DEA Adds More Technology To Its Fight Against Heroin Former Drug Enforcement Administration official Mike Vigil tells NPR's Lulu Garcia-Navarro why adding more tech to the battle against Mexican heroin production is unlikely to do much.
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DEA Adds More Technology To Its Fight Against Heroin

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DEA Adds More Technology To Its Fight Against Heroin

DEA Adds More Technology To Its Fight Against Heroin

DEA Adds More Technology To Its Fight Against Heroin

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  • <iframe src="https://www.npr.org/player/embed/604702022/606859340" width="100%" height="290" frameborder="0" scrolling="no" title="NPR embedded audio player">
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Former Drug Enforcement Administration official Mike Vigil tells NPR's Lulu Garcia-Navarro why adding more tech to the battle against Mexican heroin production is unlikely to do much.

LULU GARCIA-NAVARRO, HOST:

Another reason President Trump says he wants to build a wall along the Mexico border is because of drug trafficking, specifically in heroin. The Drug Enforcement Administration says more than 90 percent of the heroin coming into the United States arrives from Mexico. And that's where the DEA is sending drones and geolocation technology to find out where Mexican farmers are growing poppies, the crop used to make the drug.

MIKE VIGIL: Once you attack the problem in one location, it's the balloon effect, where it shifts into another area.

GARCIA-NAVARRO: That's Mike Vigil, the DEA's former chief of international operations and one of the agency's longest-serving agents in Mexico.

VIGIL: I remember being in Mexico many, many years ago as a young agent. And the opium poppy crops were being planted throughout the mountains. You could just see massive amounts of fields, huge fields. And as the eradication efforts started to take place, those fields started to become smaller and smaller. They started to hide them in ravines. And they're very difficult to locate in certain areas.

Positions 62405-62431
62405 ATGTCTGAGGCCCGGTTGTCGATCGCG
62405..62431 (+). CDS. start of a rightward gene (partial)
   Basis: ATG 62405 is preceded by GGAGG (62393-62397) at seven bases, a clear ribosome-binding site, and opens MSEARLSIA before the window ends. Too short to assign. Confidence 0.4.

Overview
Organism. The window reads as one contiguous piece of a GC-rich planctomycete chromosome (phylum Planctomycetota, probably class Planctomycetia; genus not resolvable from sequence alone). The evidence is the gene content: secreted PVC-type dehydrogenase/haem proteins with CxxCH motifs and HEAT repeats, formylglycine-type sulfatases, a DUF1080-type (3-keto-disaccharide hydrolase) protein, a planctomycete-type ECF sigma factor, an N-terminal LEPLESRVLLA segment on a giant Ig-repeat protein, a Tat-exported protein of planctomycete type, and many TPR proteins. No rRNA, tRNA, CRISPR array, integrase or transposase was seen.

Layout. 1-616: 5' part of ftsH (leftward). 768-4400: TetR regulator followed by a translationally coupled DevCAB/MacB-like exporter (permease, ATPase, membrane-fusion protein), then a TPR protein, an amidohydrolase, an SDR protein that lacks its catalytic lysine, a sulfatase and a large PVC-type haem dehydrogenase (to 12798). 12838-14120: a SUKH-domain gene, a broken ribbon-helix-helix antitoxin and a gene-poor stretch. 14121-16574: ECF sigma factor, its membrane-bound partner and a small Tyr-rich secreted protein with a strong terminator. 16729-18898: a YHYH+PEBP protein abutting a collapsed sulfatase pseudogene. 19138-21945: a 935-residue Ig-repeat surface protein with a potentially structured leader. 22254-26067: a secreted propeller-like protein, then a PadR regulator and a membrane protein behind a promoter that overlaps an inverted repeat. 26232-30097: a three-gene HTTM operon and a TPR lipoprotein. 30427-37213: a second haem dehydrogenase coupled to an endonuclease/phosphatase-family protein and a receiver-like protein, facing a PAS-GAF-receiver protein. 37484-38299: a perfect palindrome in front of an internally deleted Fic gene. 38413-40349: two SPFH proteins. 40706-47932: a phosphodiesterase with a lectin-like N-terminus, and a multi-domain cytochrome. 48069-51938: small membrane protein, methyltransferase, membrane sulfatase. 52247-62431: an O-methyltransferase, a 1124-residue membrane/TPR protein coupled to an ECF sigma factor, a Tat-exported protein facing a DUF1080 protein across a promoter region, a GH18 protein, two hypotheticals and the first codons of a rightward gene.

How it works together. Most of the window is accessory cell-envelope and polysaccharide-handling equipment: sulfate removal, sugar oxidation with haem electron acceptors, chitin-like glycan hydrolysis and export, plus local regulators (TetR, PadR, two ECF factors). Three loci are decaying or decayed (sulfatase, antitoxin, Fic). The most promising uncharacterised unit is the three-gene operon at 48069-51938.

GARCIA-NAVARRO: You said it would be more efficient to create markets for other crops in Mexico.

VIGIL: Eradication is not going to work because people depend on opium poppy cultivation to support themselves and to support their families. We have to give them an alternative.

GARCIA-NAVARRO: And he stresses that America's relationship with Mexico is more valuable than any tech the DEA could employ.

VIGIL: Mexico has always collaborated with the United States in terms of counterdrug efforts and other issues. One of the big factors is the exchange of information. And we need that because as far as I'm concerned, when it comes to stopping drugs and other issues that we have to deal with here in the United States, Mexico is the virtual wall, OK?

GARCIA-NAVARRO: And what you mean by that is Mexico is the virtual wall because they have their own law enforcement acting as a barrier and protecting us from some of these things...

VIGIL: That is absolutely correct. But when you have an individual as caustic as Donald Trump, you know, accusing Mexicans of being murderers and rapists and the fact that he's going to do away with the North American Free Trade Agreement, that he's going to build a wall, that - obviously, sending the National Guard troops to the border - you know, the Mexican government takes great offense at that. And if he continues, I can tell you that Mexico will probably not be as cooperative. And if they stop cooperating with the U.S. government, we are going to be in a world of hurt.

GARCIA-NAVARRO: Mike Vigil is the former chief of international operations at the DEA and one of the longest-serving U.S. agents in Mexico. Thank you very much.

VIGIL: Thank you, Lulu.

(SOUNDBITE OF STAN FOREBEE'S "THROUGH YOUR EYES")

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